A situation in which a publicly-traded company's share price does not rise, or may fall, even on strong earnings. That is, multiple compression occurs when the price-earnings multiple falls. Multiple compression is usually the result of investors' skepticism on growth prospects. Generally, investors buy stocks with high price-earnings ratios if they are confident in high, future growth; when multiple compression occurs, it may indicate that investors believe that growth rates are leveling off, and that the company is unlikely to grow much more. To an extent, this is a positive sign, as it shows confidence that the company has become well-established, but, on the other hand, it may be a sign that investors believe the company's stock is overvalued.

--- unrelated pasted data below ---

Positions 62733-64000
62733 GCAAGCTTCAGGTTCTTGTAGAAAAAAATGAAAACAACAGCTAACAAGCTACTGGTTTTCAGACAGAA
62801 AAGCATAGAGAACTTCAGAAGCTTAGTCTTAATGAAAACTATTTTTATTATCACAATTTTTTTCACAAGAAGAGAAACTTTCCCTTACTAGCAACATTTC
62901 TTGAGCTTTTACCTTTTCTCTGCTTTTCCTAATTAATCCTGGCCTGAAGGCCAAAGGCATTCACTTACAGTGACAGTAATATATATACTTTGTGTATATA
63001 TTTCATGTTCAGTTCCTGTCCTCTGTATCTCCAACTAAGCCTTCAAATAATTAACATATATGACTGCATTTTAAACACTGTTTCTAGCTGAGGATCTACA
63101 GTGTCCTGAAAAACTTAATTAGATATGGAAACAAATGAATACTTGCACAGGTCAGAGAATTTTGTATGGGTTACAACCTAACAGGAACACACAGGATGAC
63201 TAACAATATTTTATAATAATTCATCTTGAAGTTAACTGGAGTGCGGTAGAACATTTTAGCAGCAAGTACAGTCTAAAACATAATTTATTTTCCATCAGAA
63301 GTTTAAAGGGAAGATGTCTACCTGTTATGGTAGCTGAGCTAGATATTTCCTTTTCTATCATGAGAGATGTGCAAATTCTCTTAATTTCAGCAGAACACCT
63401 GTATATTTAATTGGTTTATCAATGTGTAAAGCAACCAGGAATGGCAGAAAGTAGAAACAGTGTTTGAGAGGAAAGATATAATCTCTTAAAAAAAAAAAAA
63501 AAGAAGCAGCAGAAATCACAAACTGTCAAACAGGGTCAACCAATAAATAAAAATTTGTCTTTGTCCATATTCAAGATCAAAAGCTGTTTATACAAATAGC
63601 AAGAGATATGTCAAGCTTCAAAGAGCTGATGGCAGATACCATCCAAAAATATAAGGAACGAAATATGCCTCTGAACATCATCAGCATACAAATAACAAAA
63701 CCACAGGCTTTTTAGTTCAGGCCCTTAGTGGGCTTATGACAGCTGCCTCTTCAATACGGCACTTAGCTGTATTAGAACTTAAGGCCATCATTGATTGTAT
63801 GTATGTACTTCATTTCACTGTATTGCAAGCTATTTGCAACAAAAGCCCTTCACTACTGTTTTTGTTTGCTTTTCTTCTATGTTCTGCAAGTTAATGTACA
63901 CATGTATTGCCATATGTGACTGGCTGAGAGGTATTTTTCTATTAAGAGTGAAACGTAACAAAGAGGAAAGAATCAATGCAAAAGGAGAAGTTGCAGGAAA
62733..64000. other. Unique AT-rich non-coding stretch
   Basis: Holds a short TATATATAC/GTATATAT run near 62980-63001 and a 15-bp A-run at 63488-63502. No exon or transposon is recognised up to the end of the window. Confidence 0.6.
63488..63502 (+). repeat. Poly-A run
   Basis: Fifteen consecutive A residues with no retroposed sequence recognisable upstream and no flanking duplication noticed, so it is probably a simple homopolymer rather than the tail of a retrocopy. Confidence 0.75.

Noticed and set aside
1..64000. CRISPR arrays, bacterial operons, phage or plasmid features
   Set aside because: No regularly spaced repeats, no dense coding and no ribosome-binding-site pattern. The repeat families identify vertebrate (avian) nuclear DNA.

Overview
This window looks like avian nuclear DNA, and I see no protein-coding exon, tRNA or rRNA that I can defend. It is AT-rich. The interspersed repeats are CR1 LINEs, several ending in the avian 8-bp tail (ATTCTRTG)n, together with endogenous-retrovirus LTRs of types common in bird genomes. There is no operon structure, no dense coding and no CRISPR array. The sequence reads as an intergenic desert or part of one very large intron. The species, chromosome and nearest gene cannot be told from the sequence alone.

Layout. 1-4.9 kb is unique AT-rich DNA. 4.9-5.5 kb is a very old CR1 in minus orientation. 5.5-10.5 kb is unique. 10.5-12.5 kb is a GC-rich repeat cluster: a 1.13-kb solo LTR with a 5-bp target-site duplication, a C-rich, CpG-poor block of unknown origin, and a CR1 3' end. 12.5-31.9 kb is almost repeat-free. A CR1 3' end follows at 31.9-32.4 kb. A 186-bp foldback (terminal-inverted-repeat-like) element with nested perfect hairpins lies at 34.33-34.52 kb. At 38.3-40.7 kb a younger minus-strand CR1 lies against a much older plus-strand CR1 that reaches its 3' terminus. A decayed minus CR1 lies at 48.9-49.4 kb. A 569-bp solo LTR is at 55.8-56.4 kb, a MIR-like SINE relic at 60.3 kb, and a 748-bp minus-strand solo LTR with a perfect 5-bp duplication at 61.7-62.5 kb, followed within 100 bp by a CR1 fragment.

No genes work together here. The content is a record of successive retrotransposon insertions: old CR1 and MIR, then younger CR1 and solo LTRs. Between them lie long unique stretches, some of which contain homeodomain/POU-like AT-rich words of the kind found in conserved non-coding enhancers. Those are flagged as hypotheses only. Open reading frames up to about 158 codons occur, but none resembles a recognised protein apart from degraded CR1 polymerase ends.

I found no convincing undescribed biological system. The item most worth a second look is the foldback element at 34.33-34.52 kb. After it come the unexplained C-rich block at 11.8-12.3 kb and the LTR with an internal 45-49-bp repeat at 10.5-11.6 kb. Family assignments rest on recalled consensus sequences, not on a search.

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A decline in a stock's price-earnings ratio in the face of unchanged fundamentals regarding the company. Multiple compression may be caused by a change in investors' view of risk or an increase in market rates of interest. Long-term interest rates and price-earnings ratios tend to move in opposite directions.
Wall Street Words: An A to Z Guide to Investment Terms for Today's Investor by David L. Scott. Copyright © 2003 by Houghton Mifflin Company. Published by Houghton Mifflin Company. All rights reserved. All rights reserved.